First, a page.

Several data points in the so-called ‘consumer’ studies signal a civic economy that I believe is a potent seed for a more just and sustainable future — that is if we can fertilise, water it, and nurture it into existence. Here are a few signals of an emerging civic economy in which everyday people make purchase and work choices with justice in mind.

“Millennials believe that working for causes is an integral part of life, and they are drawn to big issues. Instead of making one-off charitable donations in cash or in-kind, they’re more likely to integrate their causes into daily life by buying products that support sustainable farming or “fair trade” principles, or by joining large movements that aim to solve social or environmental problems. 67% are more likely to integrate their causes into daily life by buying products that support social or environmental causes.” BCG — The Millennial Consumer

“Only one in five feels that the system is working for them, with nearly half of the mass population believing that the system is failing them” and there’s an overwhelming ‘sense of injustice’ (76%) and ensuing ‘demand for action’ (78%). — 2019 Edelman Trust Barometer.

“91% would switch brands for one championing a cause.” “76 % agreed that businesses focus on their own agendas rather than considering wider society,” Deloitte Global Millennial Survey

“52% people want more business engagement, not less, on climate change, economic inequality (49%), workforce reskilling (46%)” Edelman Trust Barometer — 2022.

Collectively these customer data points and several others signal a transition from civic apathy in which people unconsciously buy products and services for their material benefits to civic agency in which people consciously buy products and services that are built with justice in mind.

These civic customers understand that their daily choices at the Point-of-Sale affect not only their material health but the health of other beings on earth and choose to buy just products. Just products value the health of nature and society as they value the health of their customer and thus balance profit with purpose.

Like the uncrippled boy cared about the happiness of the crippled boy and went the extra mile to make that happen, civic customers care about their interdependence with nature and society and go the extra mile to choose products and services that value that relationship.

Civic value is realised when just customers feed their inner sense of justice to protect the health of nature and society by choosing just products made by just businesses using just processes, just business models, and just cultures.

Civic Businesses — Early Adopters.

Businesses may be adamant to street protesters but ignoring customers’ growing demands for justice is ignoring a powerful source of competitive advantage. (I’m talking about competitive advantage more in the sense of being mission-driven, customer trust, social impact, longevity in business, and less in the sense of profit maximisation.)

As we see in most trends, early adopters are responding to civic customer demands in two broad ways;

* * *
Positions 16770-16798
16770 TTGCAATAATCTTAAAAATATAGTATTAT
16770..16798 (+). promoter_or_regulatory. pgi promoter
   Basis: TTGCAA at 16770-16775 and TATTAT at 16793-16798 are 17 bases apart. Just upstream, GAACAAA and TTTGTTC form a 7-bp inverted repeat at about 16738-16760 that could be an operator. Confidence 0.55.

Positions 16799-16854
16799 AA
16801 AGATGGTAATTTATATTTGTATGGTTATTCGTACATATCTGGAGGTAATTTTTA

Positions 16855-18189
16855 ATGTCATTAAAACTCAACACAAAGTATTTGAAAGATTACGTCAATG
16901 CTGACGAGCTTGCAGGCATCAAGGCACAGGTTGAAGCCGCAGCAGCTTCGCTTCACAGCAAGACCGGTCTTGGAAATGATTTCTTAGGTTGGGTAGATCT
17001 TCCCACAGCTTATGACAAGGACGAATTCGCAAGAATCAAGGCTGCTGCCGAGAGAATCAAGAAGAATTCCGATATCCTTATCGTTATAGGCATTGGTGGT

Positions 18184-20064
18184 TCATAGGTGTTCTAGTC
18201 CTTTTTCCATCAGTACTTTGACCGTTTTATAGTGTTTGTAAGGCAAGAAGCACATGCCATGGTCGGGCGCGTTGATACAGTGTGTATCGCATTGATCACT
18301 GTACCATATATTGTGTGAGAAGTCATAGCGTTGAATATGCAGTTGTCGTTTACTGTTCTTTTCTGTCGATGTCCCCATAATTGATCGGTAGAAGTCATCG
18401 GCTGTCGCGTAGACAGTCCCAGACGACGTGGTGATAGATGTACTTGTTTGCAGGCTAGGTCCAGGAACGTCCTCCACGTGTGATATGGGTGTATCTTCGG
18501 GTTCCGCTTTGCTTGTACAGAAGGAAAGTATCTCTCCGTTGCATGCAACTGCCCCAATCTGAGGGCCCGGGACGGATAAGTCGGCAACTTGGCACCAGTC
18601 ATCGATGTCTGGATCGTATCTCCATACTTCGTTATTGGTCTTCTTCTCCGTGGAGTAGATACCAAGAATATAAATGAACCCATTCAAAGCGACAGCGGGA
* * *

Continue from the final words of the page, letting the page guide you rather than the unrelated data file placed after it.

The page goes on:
Against the SDG and climate finance gap: businesses are sharing more wealth to fund social and environmental activities,

If you buy stuff on the internet, you’ve probably seen messages like, “5% goes to charities in Ukraine”. Every day, more than a million purchases on the internet use the model Buy X and send X% to social/environmental activities. Entrepreneurs in the Founders Pledge have pledged 1% of their wealth to charity. A new movement of post-growth entrepreneurs pledges to give profits above a flat growth curve to social/environmental issues. Another movement of purpose businesses has adopted a steward ownership model where profits are plowed into a foundation that funds social and environmental activities. Even on , you can choose a charity and Amazon will send 0.5% of your purchase to it. There are tens of thousands of businesses that value their interdependence with earth and society and are willing to take less to support social and environmental issues.

Against Extractionism: civic businesses as investing in sustainable products, processes, business models, and inclusive business cultures. From B-Corps, social enterprises, and others, businesses aren’t waiting for governments to reduce their appetite for profit at the expense of common interests. These entrepreneurs are channeling their inbuilt sense of justice by using renewable energy, reducing wastage and slave labour within their value chains, pay workers living wages, among others.

What these early adopters teach us is that businesses can serve justice to customers by adopting models, processes, products, and cultures that value the business’ interdependence with nature and society.

The difference between centralised sustainability models like ESG, CSR, and the like is that in civic markets, businesses realise that;

1) Civic Need:

The customer has an innate need for justice (common welfare) as s/he does have the innate need for food, clothing, shelter, and other elements of material wellbeing.

2) Civic Agency:

Giving customers civic agency feeds and satisfies their innate need for justice as it does build trust between business, and community or society.

To accelerate these key principles of a civic economy and thus sustainability into the general economy, we can empower early adopters to give customers civic agency to impact social and environmental issues.

As more customers choose civic businesses to satisfy their innate need for justice, non-civic businesses are incentivised to offer justice to customers, then more customers choose civic businesses, then more businesses become civic and the cycle grows until sustainability is the norm.

In the next post, we will explore why and how businesses can adjust to the growing customer ‘demand for justice’ by creating civic products and services that balance customer needs, and business needs with the needs of society and the environment.

We will briefly explore how to redesign customer personas from material beings with only material goals to holistic beings that benefit from the spiritual value, civic value, and moral value entangled in daily lifestyle choices.

The person or customer is the focal element of the current market system — viewing him/her with a holistic lense changes how businesses innovate products and services from maximising material value to optimising wellbeing for people and planet. This I believe is a neglected leverage point to accelerate sustainable markets.



Abdul Semakula

Systems Innovator co-creating bottom-up a distributive & regenerative future at